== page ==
• Student applicants must request recommendation letters through the application system by entering the name and email address of the faculty members who have agreed to write letters on their behalf. The system will send the recommenders an individual link for recommendation submission.
    • Faculty recommenders will receive an email from the Quest Portal on behalf of the student who is requesting a letter of recommendation. Both first and second recommenders will submit their letters through the portal by uploading a PDF file. Faculty who are serving as the project supervisor (1st recommender) will also be asked to answer a series of research compliance questions.

Application Reminders (See the full application outline here)

  • Budget reminders. Students should visit the Budget Policies and Samples page for detailed guidance about allowable expenses (now including maximum dollar amounts for expenses like poster printing) and examples of budgets that show the appropriate level of detail.
    • Student requesting stipend as part of a Plan A or Plan C budget should be careful to use accurate stipend language as noted on the Budget Policies page.
    • Faculty advisors of students conducting laboratory research: Please work with your advisee to ensure s/he has accurate information about the costs of lab supplies that can be procured through university purchasing channels and contracts.
  • Timeline reminders. Student should visit the Sample Timeline page for guidance on developing a detailed timeline. The SURF proposal timeline should clearly indicate start and end dates, the anticipated number of project work hours each week, and a week-by-week listing of planned project milestones.
  • Research Compliance reminders. Students and faculty should note that research compliance approvals are complex and take significant time. Please plan accordingly. While the necessary approvals are not required at the application stage, students should be aware that SURF funding will not be disbursed until all necessary compliance documents have been submitted to OUR, and that SURF awards will be rescinded if documentation is not received by the stated deadline. Both faculty and students are reminded to take care in reading the series of questions concerning biological materials as this category encompasses a wide range of items.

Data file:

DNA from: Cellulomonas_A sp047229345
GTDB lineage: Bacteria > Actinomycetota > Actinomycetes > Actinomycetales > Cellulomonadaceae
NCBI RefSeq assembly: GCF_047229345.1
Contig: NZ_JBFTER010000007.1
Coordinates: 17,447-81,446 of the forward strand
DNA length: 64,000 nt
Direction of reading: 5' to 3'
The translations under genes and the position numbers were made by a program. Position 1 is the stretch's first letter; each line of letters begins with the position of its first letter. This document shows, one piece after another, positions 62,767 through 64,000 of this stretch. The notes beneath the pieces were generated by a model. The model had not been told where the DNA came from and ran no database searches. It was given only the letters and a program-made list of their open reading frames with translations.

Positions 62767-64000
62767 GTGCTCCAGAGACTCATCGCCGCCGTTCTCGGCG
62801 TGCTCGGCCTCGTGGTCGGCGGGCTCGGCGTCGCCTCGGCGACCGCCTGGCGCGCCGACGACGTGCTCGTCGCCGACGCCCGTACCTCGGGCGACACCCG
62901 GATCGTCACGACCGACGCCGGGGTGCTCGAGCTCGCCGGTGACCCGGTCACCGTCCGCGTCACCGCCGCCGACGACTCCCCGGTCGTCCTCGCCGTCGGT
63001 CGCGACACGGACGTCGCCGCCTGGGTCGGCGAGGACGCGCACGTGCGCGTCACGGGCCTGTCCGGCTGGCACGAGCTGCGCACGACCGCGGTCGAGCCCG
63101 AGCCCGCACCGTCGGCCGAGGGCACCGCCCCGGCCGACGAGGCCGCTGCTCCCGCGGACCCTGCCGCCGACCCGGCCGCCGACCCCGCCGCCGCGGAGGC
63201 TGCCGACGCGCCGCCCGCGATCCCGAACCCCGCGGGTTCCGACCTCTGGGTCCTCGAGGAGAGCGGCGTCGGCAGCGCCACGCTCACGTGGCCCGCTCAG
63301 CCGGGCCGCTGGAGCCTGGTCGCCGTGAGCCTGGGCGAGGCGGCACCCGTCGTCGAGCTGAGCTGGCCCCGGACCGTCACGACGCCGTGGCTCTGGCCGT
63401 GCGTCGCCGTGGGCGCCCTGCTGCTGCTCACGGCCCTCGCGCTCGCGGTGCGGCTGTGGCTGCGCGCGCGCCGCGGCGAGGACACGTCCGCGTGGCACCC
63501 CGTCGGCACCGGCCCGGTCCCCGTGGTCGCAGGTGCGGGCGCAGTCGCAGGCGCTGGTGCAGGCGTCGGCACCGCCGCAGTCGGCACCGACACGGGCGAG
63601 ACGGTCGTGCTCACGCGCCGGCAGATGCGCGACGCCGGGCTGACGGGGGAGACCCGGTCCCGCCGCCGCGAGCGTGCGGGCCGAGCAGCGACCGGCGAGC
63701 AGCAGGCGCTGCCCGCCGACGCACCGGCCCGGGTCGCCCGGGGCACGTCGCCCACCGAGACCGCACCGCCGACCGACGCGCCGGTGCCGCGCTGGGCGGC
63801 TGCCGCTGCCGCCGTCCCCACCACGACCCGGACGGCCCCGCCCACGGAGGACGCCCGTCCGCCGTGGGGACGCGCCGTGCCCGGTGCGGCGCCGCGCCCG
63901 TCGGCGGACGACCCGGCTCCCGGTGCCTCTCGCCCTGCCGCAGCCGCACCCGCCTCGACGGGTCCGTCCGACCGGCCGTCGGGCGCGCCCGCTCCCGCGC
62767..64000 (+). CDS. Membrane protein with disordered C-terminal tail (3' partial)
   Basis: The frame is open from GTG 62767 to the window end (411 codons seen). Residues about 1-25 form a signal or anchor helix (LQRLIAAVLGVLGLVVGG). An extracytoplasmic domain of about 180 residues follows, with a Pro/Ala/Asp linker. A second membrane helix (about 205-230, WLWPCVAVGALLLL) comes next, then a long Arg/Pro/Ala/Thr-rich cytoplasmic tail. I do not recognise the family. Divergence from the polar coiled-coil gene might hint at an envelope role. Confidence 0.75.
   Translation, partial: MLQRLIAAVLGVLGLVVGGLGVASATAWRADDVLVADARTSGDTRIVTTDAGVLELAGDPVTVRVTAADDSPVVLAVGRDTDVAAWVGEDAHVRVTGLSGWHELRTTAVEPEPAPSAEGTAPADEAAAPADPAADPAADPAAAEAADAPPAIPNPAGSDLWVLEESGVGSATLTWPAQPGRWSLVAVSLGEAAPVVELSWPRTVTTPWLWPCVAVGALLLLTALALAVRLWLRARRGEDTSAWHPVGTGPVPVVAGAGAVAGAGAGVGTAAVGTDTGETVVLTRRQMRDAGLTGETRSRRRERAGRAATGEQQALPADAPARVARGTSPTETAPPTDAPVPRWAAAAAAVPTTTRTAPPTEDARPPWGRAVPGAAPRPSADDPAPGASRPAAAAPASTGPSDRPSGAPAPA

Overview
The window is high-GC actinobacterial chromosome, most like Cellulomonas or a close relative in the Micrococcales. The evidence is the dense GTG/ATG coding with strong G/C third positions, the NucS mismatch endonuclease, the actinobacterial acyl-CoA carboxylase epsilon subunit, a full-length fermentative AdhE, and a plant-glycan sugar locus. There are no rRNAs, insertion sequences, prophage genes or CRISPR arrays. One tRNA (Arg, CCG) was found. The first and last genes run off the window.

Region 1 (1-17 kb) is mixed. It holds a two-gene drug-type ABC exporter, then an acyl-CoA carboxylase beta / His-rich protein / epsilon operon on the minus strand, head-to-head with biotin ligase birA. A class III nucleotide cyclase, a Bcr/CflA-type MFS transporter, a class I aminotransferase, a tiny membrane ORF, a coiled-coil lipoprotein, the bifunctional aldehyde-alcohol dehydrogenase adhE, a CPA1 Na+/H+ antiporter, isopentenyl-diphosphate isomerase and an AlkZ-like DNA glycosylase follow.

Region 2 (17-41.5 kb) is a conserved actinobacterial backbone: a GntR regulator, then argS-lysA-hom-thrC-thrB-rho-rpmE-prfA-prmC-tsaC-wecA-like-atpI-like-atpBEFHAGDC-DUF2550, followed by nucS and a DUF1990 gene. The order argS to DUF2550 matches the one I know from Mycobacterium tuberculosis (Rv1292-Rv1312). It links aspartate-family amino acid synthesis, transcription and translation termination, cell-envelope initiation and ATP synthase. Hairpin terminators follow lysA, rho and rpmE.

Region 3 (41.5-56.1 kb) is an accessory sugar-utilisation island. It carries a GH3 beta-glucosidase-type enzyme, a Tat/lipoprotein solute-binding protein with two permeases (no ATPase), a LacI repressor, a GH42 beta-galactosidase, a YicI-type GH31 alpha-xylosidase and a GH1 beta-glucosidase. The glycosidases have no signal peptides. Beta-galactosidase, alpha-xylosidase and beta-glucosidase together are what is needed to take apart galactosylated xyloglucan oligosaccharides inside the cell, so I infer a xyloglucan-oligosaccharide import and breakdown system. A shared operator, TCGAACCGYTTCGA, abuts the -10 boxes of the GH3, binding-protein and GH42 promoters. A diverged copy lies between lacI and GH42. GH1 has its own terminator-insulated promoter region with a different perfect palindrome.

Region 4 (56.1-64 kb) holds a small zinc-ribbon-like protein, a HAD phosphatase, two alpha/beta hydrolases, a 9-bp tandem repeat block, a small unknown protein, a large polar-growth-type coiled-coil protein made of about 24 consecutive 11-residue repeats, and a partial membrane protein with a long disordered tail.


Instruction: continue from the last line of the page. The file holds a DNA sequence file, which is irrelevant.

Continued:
ESTA Requirement/Documentation of Safety Training

Students proposing SURF project work that will take place in a setting with hazards such as a lab, theater, or studio will be required to complete the Employee Safety Training Assessment (ESTA) with their faculty mentor to determine which safety training courses are required in order to work where hazards are present.

  • Student applicants will be asked about completion of the ESTA in the Research Compliance section of the application. We encourage students to complete the ESTA with their faculty supervisor prior to submitting their application.
  • Information on how to document completion of the ESTA and completion of the indicated training/registration for upcoming training is available on OUR’s Safety Training page.

SURF Mailing List. Students planning to apply for SURF can sign up for the SURF Mailing List to receive helpful application tips via email.

We look forward to another excellent set of SURF applications this year! The application deadline is Monday, February 4, 2019. We encourage all students to make use of SURF Office Hours to seek feedback on their draft materials and to ask any questions they might have about the program or the application. SURF Office Hours are scheduled for 1/22, 1/25, and 1/28. Full detail about times and location can be found in the sidebar on the main SURF webpage.

Photos of SURF recipients

• Deadlines Approaching for Summer 2019 Research Opportunities

Don’t miss out on the opportunity to get valuable research experience this summer. Undergraduate students who are interested in participating in a summer research program should be preparing applications and requesting letters of recommendation now! Check out the following summer research programs with late January and early February deadlines.

NORC Summer Intern Program – University of Chicago
Deadline: January 18, 2019
This 9-week paid summer internship is designed for upper level undergraduate students with an interest in social science research. The program introduces interns to the design, implementation and analysis of large surveys. Students will have the opportunity to learn the principles of survey research from leading practitioners while exploring recent innovations in data collection techniques and the integration of survey data with other types of data.

Cary Institute of Ecosystem Studies – Summer REU Program in Translational Ecology
Deadline: January 25, 2019
Cary Institute’s Research Experiences for Undergraduates (REU) program provides the opportunity for 8-12 students each summer to conduct ecology research at a world-class institute. Students selected for this 12-week program receive a $6,600 stipend, a $900 food allowance and housing in an Institute dormitory.